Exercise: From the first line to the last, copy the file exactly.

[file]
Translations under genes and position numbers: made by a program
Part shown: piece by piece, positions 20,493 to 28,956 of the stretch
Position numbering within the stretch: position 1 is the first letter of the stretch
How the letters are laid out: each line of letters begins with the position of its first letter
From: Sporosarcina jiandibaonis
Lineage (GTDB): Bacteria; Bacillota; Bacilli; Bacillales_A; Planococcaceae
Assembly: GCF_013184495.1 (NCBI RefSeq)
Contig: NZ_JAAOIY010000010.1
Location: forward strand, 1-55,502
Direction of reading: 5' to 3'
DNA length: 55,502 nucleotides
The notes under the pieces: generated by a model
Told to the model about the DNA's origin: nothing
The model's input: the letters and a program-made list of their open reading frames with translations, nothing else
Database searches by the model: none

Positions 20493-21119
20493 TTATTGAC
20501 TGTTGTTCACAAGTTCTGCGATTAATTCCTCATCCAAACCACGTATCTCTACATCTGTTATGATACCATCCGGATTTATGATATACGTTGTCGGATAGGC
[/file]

Translations under genes and position numbers: made by a program
Part shown: piece by piece, positions 20,493 to 28,956 of the stretch
Position numbering within the stretch: position 1 is the first letter of the stretch
How the letters are laid out: each line of letters begins with the position of its first letter
From: Sporosarcina jiandibaonis
Lineage (GTDB): Bacteria; Bacillota; Bacilli; Bacillales_A; Planococcaceae
Assembly: GCF_013184495.1 (NCBI RefSeq)
Contig: NZ_JAAOIY010000010.1
Location: forward strand, 1-55,502
Direction of reading: 5' to 3'
DNA length: 55,502 nucleotides
The notes under the pieces: generated by a model
Told to the model about the DNA's origin: nothing
The model's input: the letters and a program-made list of their open reading frames with translations, nothing else
Database searches by the model: none

Positions 20493-21119
20493 TTATTGAC
20501 TGTTGTTCACAAGTTCTGCGATTAATTCCTCATCCAAACCACGTATCTCTACATCTGTTATGATACCATCCGGATTTATGATATACGTTGTCGGATAGGC